• Informed consent forms or documentation containing identifiable data (see above definition) will be stored in a separate location from the corresponding data set.
  • The Investigator(s) will store the collected human subjects research data in a location that meets the standard of security set in Davidson’s data classification section of the Data Security Policy
Category Definition Appropriate Store Locations

Confidential data

Data whose breach or inadvertent disclosure would violate state or federal privacy or data security laws (including certain research grant obligations) and may involve civil or criminal penalties. These data must be shared only with specific individuals who have a need to access. Includes data protected by Gramm-Leach-Bliley, HIPAA, the NC Identity Theft Act, or similar laws.

Store and access on an encrypted, air gapped computer, secure electronic or physical storage location (e.g., specially requested Davidson Google Drive Storage set up by T&I).

Restricted data

Data that may be shared only with specific individuals who have a business need to access, and where breach or inadvertent disclosure would impact Davidson’s reputation or violate educational privacy requirements (FERPA).

Store on encrypted device or authorized Davidson College Services such as Google Drive, Moodle and Banner.

Internal data

Data that Davidson chooses to restrict to internal access, but where disclosure would not violate state or federal laws or cause reputational harm.

Store on Davidson-approved technology service requiring Davidson login, such as Davidson Google Drive Storage, Davidson or Personal Devices, other Davidson approved solutions (e.g., Sona Systems). 

Access on Davidson-managed devices and employee-owned computers and mobile devices.

Public data

Any data that is permitted to be shared freely with all members of the campus and the general public.

Store and processed on Davidson-approved technology service. 

Access on Davidson-managed devices and employee-owned computers and mobile devices.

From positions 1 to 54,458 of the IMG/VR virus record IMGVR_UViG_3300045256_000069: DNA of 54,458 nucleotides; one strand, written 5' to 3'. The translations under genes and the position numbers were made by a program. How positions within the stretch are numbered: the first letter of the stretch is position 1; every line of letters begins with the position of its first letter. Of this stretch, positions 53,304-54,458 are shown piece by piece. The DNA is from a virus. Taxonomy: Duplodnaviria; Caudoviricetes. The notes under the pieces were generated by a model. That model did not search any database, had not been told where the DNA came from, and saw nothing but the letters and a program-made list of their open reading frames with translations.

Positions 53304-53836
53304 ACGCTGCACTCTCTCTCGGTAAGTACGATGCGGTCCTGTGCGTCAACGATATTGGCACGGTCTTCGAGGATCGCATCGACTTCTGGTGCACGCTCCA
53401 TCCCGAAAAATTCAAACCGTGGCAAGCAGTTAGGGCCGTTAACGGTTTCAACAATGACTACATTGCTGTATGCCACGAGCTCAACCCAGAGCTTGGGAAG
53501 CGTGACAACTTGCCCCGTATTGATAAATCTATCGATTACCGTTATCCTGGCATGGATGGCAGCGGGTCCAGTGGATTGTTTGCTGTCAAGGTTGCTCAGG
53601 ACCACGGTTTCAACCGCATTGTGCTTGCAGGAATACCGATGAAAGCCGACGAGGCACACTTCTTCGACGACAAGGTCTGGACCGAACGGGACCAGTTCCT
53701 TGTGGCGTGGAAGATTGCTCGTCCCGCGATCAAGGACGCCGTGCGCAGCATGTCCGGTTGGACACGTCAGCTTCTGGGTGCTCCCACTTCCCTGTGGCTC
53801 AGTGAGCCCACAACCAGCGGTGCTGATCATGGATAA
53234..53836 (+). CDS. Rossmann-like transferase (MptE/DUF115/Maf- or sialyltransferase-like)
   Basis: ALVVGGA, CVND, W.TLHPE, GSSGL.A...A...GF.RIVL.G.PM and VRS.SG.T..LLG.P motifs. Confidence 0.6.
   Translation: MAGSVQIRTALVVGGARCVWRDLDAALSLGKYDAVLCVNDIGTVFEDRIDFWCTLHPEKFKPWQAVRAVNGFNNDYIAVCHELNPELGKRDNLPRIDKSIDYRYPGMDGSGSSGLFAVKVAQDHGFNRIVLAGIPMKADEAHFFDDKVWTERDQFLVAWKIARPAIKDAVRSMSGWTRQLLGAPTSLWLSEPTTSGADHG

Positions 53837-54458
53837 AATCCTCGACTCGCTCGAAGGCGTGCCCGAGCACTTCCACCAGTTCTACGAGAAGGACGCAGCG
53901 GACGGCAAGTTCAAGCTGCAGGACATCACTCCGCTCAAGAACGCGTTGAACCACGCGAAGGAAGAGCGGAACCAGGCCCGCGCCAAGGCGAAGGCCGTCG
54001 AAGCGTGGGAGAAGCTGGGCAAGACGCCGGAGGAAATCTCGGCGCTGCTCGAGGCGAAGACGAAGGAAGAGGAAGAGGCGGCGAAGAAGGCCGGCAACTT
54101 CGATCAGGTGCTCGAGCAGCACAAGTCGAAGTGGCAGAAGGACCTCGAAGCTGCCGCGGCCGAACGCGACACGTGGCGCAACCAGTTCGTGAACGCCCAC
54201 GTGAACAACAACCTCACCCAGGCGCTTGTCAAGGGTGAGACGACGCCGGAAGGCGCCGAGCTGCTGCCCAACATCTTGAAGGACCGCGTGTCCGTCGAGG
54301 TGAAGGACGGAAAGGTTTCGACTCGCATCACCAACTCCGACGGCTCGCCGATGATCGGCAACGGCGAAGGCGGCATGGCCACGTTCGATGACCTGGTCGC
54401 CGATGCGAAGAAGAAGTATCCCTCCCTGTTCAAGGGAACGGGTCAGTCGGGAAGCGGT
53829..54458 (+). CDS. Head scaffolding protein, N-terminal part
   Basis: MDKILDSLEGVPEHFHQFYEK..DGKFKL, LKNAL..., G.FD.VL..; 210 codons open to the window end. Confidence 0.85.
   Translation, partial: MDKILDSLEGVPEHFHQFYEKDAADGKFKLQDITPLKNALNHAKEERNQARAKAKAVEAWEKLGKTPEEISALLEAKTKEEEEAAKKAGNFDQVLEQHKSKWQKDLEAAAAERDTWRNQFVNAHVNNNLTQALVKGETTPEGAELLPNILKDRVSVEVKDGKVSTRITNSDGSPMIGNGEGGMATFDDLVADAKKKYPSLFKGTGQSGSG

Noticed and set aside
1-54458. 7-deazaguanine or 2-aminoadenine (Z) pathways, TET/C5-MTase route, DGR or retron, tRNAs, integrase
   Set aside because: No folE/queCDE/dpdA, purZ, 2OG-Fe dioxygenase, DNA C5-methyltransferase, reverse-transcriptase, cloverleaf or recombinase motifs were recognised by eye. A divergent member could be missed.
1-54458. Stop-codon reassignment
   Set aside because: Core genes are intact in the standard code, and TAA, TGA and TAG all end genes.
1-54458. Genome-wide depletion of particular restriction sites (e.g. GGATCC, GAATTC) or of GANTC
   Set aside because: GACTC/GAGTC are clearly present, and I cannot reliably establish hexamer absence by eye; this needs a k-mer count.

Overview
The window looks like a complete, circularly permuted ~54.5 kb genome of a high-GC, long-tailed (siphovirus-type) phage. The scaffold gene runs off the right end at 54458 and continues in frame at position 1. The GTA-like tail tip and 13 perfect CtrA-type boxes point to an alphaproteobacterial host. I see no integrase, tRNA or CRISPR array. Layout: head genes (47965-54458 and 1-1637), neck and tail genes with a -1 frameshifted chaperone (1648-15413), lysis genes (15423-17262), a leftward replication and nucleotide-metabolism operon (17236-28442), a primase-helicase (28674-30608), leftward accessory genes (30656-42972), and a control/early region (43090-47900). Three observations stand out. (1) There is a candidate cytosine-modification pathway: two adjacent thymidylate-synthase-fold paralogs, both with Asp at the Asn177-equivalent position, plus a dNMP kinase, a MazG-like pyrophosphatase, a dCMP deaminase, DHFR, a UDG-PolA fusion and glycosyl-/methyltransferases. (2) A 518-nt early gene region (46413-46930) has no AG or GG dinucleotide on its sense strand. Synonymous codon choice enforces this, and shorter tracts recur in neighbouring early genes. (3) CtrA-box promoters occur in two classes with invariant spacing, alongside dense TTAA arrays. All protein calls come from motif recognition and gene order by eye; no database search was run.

• Access to human subjects research data will be restricted to the authorized users in the investigator(s)’s HSIRB application and institutional data stewards.
    • Note: Principal Investigator(s) accept the responsibility of granting physical and electronic access for the human subjects research data files to authorized users.
  • The creation and storage of backups of human subjects research data will be the sole responsibility of the investigator(s). Backups will be treated in the same manner as the original data. This includes - but is not limited to - the location (e.g., encrypted USB drive) and the users who have access to the backups.
    • Note: T&I recommends that, to prevent data loss from drive failure, cyberattacks, or accidental deletion, investigators should store backup data outside of their production environment (i.e., not the same device on which your original data files are stored).
  • Paper printouts or physical data containing sensitive data will be secured at all times when not in use for the research project (e.g., locked in a desk drawer or filing cabinet).  Printouts or physical data will be disposed of in an appropriate manner (e.g., cross-cut shredding, biohazard incinerator bin).

Data Retention: De-identified data may be kept in perpetuity for the purposes of open and transparent science practices.  Researchers should define in their HSIRB application a specific length of time to retain data that have not been de-identified in order to meet contractual, research, funding agency requirements, or by law; e.g., lists of participants that received a participant incentive to provide to the IRS in the event of an audit.

  • IMPORTANT NOTE: Student access to their Davidson Google Drive is terminated one year after graduation.  If there is a need to retain the data beyond that period, student researchers should work with their faculty sponsor to transfer the data to an appropriate location (e.g., the faculty sponsor’s Google Drive.)

Before submitting your application, you will be required to affirm the following statement:

“As the primary investigator,  I have reviewed, understood my responsibilities, and provided and discussed the Data Protection Policy for this project with all of my research team members.”

T&I has assigned a department member to the Human Subjects Institutional Review Board  whose chief responsibility is reviewing applications to ensure compliance with the college’s data security standards and related application content.

Administration of Policy

The Chair and Vice Chair of the IRB, Director of The Office of Sponsored Programs, HSIRB Compliance Manager, and T&I representative assigned to the IRB shall oversee this policy and review it at least once every two years. Changes to this policy shall be made in accordance with the college's Policy on Policies.

Adopted: April 25, 2022

Last Revised: June 23, 2022

Last Reviewed: June 23, 2022